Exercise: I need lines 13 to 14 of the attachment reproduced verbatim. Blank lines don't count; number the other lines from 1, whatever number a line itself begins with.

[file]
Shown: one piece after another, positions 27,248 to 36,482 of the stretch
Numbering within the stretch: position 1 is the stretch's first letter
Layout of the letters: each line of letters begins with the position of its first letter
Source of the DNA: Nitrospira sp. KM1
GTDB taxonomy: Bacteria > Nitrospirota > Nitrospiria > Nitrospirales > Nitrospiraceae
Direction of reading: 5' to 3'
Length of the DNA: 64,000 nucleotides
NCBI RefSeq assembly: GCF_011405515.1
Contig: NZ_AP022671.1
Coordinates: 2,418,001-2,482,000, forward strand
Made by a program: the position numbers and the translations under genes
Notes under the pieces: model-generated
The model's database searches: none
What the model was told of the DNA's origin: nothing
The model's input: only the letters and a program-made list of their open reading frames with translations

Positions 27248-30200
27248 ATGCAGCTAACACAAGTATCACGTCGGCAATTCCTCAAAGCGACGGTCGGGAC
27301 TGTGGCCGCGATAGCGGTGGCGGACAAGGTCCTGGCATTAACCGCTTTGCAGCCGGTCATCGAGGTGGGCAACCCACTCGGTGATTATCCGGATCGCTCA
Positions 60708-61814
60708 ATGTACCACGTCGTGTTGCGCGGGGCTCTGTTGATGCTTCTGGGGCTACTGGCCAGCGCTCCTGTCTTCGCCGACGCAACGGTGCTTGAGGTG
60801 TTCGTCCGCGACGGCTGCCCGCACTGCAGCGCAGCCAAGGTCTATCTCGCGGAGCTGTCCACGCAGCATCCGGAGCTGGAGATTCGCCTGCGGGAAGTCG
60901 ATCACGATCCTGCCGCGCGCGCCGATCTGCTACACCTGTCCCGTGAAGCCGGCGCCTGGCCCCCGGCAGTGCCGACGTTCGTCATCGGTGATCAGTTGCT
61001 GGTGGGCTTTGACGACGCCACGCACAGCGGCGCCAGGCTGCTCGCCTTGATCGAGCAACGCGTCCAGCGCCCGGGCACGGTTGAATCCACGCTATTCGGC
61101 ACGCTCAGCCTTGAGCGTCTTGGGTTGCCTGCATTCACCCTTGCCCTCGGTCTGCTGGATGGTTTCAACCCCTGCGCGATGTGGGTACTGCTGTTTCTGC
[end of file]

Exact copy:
The model's database searches: none
What the model was told of the DNA's origin: nothing